COVID-19 restrictions help fuel increased demand for cardboard boxes
Industry was worried shutdown of economy would lead to decreased demand for their products
The simple cardboard box, often ignored in favour of the contents it holds, is helping Canadians stay home to prevent the spread of COVID-19.
To help keep goods moving around the country, millions more boxes are being produced in Canada to meet increased demand from online retailers, pizza shops, restaurants and grocery stores, said Allen Kirkpatrick, the executive director of the Canadian Corrugated and Containerboard Association.
"We couldn't imagine a world without boxes, that might be hard for you to relate to, but in truth if you don't have that box to move something, it just creates havoc everywhere," said Kirkpatrick.
"Anything, whether it's from the big people like Amazon or whether you're picking something up curbside, that's coming in a box."
The association represents Canadian manufacturers of corrugated cardboard boxes.
Across the country, there are more than 50 manufacturing plants that either make the paper supplies needed to create cardboard boxes or produce the finished boxes themselves. Most boxes used in Canada are produced here and the materials for them largely come from domestic recycling programs, said Kirkpatrick.
Box producers were worried their industry would be shut down when COVID-19 restrictions took hold. But after contacting all levels of government, the industry was declared an essential service.
In March, the industry saw a seven per cent increase in demand, compared to that month a year ago.
"We supply the essential to the essential," said Kirkpatrick.
"It was everything to do with home supplies, either through retail or if you can believe this, pizza boxes. Just [through] the roof. Anything to do with the home delivery market, we had new customers calling in who wanted to get [into] home delivery.
"All that activity was just over the top."
Kirkpatrick said a conservative estimate is that the increased sales have pumped hundreds of thousands of additional dollars into the industry.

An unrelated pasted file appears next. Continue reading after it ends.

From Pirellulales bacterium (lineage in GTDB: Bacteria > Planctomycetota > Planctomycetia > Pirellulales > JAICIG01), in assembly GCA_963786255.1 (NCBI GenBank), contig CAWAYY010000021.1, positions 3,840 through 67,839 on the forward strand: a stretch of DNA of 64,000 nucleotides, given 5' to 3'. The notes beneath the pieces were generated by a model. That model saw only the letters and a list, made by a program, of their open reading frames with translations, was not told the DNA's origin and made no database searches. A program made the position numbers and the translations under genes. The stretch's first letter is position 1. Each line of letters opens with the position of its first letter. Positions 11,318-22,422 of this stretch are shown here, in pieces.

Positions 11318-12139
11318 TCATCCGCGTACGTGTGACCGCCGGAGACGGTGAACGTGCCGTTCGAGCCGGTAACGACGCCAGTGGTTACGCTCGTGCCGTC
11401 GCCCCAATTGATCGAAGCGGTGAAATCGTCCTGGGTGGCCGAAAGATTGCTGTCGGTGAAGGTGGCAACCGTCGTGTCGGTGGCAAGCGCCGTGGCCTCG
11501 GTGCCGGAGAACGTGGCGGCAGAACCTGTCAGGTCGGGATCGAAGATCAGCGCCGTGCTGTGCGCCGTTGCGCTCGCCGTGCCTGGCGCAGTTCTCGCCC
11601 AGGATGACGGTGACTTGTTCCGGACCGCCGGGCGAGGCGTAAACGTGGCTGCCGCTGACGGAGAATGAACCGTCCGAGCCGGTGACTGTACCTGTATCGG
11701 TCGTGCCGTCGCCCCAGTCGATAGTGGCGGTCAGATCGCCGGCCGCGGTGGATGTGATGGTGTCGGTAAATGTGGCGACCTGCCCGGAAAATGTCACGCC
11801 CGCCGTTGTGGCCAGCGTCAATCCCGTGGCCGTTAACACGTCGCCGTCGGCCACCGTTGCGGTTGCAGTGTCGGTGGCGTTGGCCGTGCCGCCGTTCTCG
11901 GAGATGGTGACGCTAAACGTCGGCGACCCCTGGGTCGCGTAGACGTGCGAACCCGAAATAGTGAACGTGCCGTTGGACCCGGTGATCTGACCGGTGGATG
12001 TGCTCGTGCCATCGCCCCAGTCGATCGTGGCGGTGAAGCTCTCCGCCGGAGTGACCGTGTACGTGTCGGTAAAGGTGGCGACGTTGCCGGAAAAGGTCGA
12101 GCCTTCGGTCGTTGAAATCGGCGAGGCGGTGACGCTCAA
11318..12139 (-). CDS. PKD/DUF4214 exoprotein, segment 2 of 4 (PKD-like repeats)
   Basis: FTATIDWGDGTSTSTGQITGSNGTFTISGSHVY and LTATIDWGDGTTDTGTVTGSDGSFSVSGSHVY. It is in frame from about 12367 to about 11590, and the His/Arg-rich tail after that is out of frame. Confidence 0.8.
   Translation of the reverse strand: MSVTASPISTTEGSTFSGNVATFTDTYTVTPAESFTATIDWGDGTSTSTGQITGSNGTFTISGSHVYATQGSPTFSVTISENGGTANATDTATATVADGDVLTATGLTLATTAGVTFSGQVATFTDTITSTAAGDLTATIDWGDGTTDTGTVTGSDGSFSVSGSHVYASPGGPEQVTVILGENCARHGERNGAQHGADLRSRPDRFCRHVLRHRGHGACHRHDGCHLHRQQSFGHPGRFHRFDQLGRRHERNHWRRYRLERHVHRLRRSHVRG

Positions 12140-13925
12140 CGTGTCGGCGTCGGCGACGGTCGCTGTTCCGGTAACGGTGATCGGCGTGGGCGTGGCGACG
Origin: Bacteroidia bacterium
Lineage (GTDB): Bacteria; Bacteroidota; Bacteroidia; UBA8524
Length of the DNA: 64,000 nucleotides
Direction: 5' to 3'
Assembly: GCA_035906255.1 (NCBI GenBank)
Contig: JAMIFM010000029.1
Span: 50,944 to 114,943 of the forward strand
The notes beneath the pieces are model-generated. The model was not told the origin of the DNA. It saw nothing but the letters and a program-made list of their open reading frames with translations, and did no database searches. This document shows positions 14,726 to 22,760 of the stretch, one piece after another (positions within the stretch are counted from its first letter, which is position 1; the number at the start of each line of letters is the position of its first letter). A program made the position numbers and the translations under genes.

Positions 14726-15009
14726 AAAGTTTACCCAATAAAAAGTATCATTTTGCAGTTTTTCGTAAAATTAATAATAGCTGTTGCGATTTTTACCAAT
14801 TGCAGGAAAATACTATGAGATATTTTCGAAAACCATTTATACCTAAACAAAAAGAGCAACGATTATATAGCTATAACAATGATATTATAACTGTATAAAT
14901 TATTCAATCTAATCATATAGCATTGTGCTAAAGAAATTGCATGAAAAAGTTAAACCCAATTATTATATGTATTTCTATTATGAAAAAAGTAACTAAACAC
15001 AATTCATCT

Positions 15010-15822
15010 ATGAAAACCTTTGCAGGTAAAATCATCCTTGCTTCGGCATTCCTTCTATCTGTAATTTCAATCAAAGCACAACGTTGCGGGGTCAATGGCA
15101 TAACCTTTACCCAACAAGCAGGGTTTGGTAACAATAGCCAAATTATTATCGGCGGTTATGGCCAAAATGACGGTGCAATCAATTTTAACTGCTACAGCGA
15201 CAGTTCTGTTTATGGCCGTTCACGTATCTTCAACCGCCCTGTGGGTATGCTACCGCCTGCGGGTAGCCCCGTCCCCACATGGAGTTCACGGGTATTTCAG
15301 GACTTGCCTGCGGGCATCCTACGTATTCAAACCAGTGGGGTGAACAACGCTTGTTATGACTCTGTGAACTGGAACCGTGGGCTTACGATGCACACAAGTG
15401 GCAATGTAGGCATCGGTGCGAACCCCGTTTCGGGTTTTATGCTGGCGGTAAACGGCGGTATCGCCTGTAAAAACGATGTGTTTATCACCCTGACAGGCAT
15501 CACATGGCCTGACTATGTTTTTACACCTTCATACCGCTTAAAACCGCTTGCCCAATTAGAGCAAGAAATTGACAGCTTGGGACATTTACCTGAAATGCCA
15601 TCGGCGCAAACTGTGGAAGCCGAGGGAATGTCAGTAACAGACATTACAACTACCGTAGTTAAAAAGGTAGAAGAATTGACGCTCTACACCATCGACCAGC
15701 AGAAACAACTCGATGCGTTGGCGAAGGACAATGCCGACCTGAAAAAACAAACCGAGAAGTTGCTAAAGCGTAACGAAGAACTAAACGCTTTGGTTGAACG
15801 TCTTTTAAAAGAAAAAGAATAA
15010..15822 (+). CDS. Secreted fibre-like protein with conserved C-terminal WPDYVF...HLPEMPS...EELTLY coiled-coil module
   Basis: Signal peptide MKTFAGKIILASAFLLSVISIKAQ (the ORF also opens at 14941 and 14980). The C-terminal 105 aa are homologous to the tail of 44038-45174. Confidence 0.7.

He said that surprised many manufacturers because so many sectors of the economy were shutting down.
However, not all cardboard box manufacturers are seeing increased demand since large-scale shutdowns in some industries — like automaking — have led to a drastic decline in the number of boxes they need.
Kirkpatrick said plants in Ontario and Quebec have seen the biggest increase in demand for boxes.
To meet demand, some manufacturers added extra shifts and people worked overtime. So far, things show no sign of slowing down.
Kirkpatrick said the factories that make cardboard boxes are large and automated, so work crews can practise physical distancing.
Canada Post is also seeing a surge in demand.
Since the end of April, it has been delivering a record number of parcels, far higher than they would normally see at this time of year, said a Canada Post spokesperson in an email.
On April 20, the postal service said it delivered 1.8 million parcels to Canadians, many of which came in cardboard boxes. That kind of volume is usually only seen during the biggest delivery days during the Christmas season.
All those packages moving through the system have also caused delivery delays, according to a Canada Post news release.
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